Targeting neurotransmitter receptors with nanoparticles in vivo allows single-molecule tracking in acute brain slices

Juan A. Varela, Julien P. Dupuis, Laetitia Etchepare, Agnès Espana, Laurent Cognet, Laurent Groc
Nat Commun. 2016-03-14; 7(1):
DOI: 10.1038/ncomms10947

Read on PubMed

Varela JA(1)(2), Dupuis JP(1)(2), Etchepare L(1)(2), Espana A(1)(2), Cognet L(3)(4), Groc L(1)(2).

Author information:
(1)University of Bordeaux, Interdisciplinary Institute for Neuroscience, UMR5297, Bordeaux F-33000, France.
(2)CNRS, IINS UMR 5297, Bordeaux F-33000, France.
(3)University of Bordeaux, LP2 NUMR 5298, Talence F-33405, France.
(4)Institut d’Optique &CNRS, LP2NUMR 5298, Talence F-33405, France.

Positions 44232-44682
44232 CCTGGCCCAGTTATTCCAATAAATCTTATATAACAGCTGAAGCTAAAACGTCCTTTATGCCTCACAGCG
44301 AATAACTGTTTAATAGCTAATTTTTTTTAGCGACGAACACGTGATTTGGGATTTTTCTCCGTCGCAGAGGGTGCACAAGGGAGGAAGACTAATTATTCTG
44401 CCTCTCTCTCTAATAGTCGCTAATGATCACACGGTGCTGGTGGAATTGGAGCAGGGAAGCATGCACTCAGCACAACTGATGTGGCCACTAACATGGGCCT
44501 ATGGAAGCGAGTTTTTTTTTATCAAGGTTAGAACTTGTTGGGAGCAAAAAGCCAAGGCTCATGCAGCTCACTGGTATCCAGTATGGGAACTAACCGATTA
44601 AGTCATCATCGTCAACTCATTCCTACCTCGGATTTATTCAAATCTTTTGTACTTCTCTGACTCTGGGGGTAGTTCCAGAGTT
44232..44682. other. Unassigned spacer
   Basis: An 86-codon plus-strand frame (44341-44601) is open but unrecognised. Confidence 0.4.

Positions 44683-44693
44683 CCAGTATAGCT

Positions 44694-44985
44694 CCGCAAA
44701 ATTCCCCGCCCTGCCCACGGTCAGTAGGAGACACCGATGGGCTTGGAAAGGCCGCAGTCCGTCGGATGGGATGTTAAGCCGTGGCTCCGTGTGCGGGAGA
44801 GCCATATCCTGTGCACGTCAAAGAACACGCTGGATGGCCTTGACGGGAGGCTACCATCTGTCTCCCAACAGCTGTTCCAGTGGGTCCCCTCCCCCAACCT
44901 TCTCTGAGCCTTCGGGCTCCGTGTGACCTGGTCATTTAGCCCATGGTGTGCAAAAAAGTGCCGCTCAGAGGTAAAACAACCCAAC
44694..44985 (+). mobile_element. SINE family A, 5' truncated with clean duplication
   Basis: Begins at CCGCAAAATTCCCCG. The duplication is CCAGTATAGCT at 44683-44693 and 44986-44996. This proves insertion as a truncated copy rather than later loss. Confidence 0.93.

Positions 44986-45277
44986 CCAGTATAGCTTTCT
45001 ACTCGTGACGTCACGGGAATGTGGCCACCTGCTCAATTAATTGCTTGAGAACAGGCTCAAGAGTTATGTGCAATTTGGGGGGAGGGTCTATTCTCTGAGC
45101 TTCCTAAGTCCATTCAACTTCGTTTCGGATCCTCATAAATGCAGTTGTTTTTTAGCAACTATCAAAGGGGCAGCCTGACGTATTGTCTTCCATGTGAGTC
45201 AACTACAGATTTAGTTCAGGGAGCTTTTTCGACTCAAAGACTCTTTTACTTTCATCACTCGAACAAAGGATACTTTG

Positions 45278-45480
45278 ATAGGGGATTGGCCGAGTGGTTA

Single-molecule imaging has changed the way we understand many biological
mechanisms, particularly in neurobiology, by shedding light on intricate
molecular events down to the nanoscale. However, current single-molecule studies
in neuroscience have been limited to cultured neurons or organotypic slices,
leaving as an open question the existence of fast receptor diffusion in intact
brain tissue. Here, for the first time, we targeted dopamine receptors in vivo
with functionalized quantum dots and were able to perform single-molecule
tracking in acute rat brain slices. We propose a novel delocalized and
non-inflammatory way of delivering nanoparticles (NPs) in vivo to the brain,
which allowed us to label and track genetically engineered surface dopamine
receptors in neocortical neurons, revealing inherent behaviour and receptor
activity regulations. We thus propose a NP-based platform for single-molecule
studies in the living brain, opening new avenues of research in physiological and
pathological animal models.


Know more about